Category Archives: Uncategorized

Minutes of Manchester and Salford Womens TUC 1900-1902

This is the third post about my work on the MSWTUC Transcription Project. From 1900 onwards  the MSWTUC changed in many ways. Up to this point it had been involved in organising women in laundries, bookbinding, shirtmaking, fancy box making, … Continue reading

Posted in education, feminism, labour history, Manchester, political women, Salford, Socialism, Socialist Feminism, trade unions, Uncategorized, women, working class history | Tagged , , , , , | 1 Comment

The chains of history connecting 1910 to 2016 : from Mary MacArthur and Mary Quaile to the Durham Teaching Assistants.

Last week,  when  speaking at a West Midlands Unison meeting for women about the life of Mary Quaile,  I was vividly reminded  of the power of women and the power of women in trade unions.  While the problems women face … Continue reading

Posted in anti-cuts, book review, education, feminism, human rights, labour history, political women, Salford, Socialism, Socialist Feminism, trade unions, Uncategorized, women, working class history, young people | Tagged , , , | 2 Comments

Book review; All in a Day’s Work: Working Lives and Trade Unions in West London 1945-1995, edited by David Welsh.

Reading this book reminds me of Brecht’s poem, “Questions From a Worker Who Reads” (1935).  It reminds us of our trade union history – the lives of women and men who, over the years in this country, have contributed to … Continue reading

Posted in Blacklisting campaign, book review, education, feminism, human rights, Ireland, labour history, political women, Socialism, Socialist Feminism, TV drama, Uncategorized, women, working class history, young people | Tagged , , | Leave a comment

Rojava; the real alternative. My review of “The Alternative Towards a New Progressive Politics” edited by Lisa Nandy MP, Caroline Lucas MP and Chris Bowers; and “Revolution in Rojava” by Michael Knapp, Anja Flach and Ercan Ayboga.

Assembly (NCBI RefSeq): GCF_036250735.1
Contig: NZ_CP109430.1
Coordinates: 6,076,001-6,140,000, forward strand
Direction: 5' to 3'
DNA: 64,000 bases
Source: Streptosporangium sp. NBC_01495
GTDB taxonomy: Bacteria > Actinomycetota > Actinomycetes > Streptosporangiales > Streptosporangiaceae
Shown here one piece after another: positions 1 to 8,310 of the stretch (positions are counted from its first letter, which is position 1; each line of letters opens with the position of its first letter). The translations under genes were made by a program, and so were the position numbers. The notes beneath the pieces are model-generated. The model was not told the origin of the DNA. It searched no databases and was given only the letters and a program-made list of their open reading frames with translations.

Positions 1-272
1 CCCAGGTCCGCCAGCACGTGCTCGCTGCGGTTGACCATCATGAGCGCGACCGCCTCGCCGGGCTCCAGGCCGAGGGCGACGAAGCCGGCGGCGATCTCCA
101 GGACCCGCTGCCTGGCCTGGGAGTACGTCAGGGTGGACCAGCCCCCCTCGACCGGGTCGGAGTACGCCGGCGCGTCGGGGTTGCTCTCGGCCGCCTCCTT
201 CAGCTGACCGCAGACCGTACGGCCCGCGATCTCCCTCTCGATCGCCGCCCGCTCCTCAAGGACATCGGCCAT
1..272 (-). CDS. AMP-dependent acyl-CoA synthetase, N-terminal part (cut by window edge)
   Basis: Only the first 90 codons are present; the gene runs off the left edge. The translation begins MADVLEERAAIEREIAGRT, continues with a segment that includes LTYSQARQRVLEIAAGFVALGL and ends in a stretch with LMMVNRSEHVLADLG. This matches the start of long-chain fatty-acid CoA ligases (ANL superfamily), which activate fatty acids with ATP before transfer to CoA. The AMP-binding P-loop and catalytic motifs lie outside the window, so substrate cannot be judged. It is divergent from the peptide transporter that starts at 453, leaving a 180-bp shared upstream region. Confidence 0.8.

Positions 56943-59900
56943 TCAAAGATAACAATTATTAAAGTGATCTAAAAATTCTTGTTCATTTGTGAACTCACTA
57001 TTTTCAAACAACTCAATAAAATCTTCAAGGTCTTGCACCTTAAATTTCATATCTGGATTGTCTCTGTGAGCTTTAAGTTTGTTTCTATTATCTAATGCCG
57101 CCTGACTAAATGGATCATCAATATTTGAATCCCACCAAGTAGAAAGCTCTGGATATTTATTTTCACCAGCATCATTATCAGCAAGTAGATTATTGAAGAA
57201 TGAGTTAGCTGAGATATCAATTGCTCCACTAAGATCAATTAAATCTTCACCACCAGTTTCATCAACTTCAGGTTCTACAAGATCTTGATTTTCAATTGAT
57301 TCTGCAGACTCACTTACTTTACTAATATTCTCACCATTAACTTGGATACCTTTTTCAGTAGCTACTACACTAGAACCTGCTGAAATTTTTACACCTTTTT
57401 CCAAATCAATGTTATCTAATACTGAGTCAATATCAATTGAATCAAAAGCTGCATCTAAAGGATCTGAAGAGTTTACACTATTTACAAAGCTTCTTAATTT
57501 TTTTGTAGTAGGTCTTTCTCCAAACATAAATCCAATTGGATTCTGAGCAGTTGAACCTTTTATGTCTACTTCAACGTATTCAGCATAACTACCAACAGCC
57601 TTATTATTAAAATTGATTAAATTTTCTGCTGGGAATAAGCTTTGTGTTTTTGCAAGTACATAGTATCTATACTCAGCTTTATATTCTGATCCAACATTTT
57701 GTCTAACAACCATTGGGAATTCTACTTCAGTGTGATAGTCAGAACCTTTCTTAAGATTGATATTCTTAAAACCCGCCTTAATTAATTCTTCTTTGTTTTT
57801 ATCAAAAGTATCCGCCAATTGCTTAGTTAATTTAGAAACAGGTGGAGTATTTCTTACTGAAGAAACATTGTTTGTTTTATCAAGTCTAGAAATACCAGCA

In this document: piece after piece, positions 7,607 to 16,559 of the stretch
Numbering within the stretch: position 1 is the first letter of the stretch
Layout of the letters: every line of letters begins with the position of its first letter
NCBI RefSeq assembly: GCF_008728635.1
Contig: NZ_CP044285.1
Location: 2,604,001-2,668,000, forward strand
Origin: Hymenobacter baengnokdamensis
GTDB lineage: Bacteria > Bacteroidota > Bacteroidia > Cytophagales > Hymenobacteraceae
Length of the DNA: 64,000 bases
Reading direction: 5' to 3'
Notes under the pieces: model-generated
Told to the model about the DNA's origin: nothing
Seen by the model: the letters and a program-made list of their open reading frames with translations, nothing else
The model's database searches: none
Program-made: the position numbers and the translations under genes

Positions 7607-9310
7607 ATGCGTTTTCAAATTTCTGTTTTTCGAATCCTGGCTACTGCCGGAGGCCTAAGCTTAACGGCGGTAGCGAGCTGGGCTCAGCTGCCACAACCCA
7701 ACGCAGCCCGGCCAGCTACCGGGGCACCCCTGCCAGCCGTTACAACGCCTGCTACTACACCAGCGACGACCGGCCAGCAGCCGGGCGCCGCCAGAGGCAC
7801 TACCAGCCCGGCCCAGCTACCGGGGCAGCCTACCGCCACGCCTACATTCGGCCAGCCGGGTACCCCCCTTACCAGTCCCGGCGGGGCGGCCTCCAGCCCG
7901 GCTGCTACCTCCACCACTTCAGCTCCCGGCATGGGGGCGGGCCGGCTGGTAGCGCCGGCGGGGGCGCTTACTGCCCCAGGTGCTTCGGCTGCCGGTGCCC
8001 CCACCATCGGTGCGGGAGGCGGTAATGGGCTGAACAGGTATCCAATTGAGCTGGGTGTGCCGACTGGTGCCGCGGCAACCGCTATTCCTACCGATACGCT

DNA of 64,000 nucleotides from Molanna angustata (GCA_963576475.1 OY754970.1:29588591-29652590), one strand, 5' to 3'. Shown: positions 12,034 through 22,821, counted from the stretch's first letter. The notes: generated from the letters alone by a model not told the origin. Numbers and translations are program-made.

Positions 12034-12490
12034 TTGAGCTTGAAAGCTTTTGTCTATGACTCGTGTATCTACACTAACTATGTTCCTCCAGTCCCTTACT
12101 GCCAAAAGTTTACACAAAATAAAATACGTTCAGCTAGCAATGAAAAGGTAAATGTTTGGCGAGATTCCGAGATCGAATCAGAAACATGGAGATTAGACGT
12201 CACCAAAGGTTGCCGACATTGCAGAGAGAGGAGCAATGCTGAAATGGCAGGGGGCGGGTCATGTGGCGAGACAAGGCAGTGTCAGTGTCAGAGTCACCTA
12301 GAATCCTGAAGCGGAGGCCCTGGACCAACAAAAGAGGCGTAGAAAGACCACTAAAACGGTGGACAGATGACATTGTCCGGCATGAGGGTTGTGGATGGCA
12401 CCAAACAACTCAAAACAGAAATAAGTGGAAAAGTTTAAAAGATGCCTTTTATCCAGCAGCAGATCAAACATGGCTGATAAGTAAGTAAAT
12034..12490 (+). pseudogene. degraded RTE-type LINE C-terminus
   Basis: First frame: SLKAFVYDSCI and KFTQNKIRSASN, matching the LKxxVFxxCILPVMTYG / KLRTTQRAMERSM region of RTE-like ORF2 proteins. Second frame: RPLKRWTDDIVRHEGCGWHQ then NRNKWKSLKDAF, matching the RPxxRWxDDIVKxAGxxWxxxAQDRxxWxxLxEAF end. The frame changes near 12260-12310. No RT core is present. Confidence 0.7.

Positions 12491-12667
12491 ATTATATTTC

In 1925 the Manchester Irish trade unionist Mary Quaile led a TUC delegation to the new Soviet Union. Mary had spent her life working at a grassroots level with women workers; advocating for women’s involvement in trade unions so that … Continue reading

Posted in book review, Communism, education, feminism, human rights, labour history, Manchester, Middle East, political women, Socialist Feminism, trade unions, Uncategorized, women, working class history | Tagged , | Leave a comment

“How many magnificent battles will be won…”Our Enid The Life and Work of Enid Stacy 1868-1903

Over the last few months we have seen a revival in grassroots trade union activity, much of it by working class women. From the Kinsley Cleaners in Wakefield to the Teaching Assistants in Derby and Durham – women working in … Continue reading

Posted in biography, book review, Communism, education, feminism, human rights, labour history, political women, Socialism, Socialist Feminism, trade unions, Uncategorized, women, working class history | Tagged , , , | 1 Comment

1897/98/99 MSWTUC organising women Cigar makers, Jewish Tailoresses and Upholsteresses.

During  the years 1897, 1898 and 1899  the Manchester and Salford Women’s Trade Union Council continued their work of organising women into trade unions, researching the experiences of women at work, and lobbying for better work conditions for women workers. … Continue reading

Posted in education, feminism, human rights, labour history, Manchester, political women, Salford, Socialist Feminism, trade unions, Uncategorized, women, working class history, young people | Tagged , , | 1 Comment

Book review; See Red Women’s Workshop Feminist Posters 1974-1990

Activists today could learn a lot from the history of the See Red  Women’s Workshop. In this new book  which documents the life of the collective 1974-90, they provide some important lessons for all of us in how you get … Continue reading

Posted in anti-cuts, book review, education, feminism, human rights, labour history, political women, Socialist Feminism, trade unions, Uncategorized, women, working class history, young people | Tagged , | 1 Comment